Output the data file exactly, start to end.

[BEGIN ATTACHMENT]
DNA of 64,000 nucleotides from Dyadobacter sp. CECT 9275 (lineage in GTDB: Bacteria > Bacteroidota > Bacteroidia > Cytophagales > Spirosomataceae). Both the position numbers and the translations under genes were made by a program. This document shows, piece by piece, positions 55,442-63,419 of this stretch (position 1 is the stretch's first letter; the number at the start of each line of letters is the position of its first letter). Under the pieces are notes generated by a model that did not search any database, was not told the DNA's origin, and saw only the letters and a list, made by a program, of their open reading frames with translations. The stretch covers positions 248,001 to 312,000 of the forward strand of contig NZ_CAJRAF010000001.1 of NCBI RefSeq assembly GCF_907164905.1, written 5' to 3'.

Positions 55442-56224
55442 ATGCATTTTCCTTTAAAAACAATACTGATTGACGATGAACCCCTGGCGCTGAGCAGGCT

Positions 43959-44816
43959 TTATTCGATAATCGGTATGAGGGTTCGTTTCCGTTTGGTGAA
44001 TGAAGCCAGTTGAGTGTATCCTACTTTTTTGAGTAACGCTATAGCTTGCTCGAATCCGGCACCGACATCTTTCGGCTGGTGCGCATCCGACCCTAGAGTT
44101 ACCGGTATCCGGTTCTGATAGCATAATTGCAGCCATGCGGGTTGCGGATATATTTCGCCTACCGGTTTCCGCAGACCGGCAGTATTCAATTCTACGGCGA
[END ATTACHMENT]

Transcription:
DNA of 64,000 nucleotides from Dyadobacter sp. CECT 9275 (lineage in GTDB: Bacteria > Bacteroidota > Bacteroidia > Cytophagales > Spirosomataceae). Both the position numbers and the translations under genes were made by a program. This document shows, piece by piece, positions 55,442-63,419 of this stretch (position 1 is the stretch's first letter; the number at the start of each line of letters is the position of its first letter). Under the pieces are notes generated by a model that did not search any database, was not told the DNA's origin, and saw only the letters and a list, made by a program, of their open reading frames with translations. The stretch covers positions 248,001 to 312,000 of the forward strand of contig NZ_CAJRAF010000001.1 of NCBI RefSeq assembly GCF_907164905.1, written 5' to 3'.

Positions 55442-56224
55442 ATGCATTTTCCTTTAAAAACAATACTGATTGACGATGAACCCCTGGCGCTGAGCAGGCT

Positions 43959-44816
43959 TTATTCGATAATCGGTATGAGGGTTCGTTTCCGTTTGGTGAA
44001 TGAAGCCAGTTGAGTGTATCCTACTTTTTTGAGTAACGCTATAGCTTGCTCGAATCCGGCACCGACATCTTTCGGCTGGTGCGCATCCGACCCTAGAGTT
44101 ACCGGTATCCGGTTCTGATAGCATAATTGCAGCCATGCGGGTTGCGGATATATTTCGCCTACCGGTTTCCGCAGACCGGCAGTATTCAATTCTACGGCGA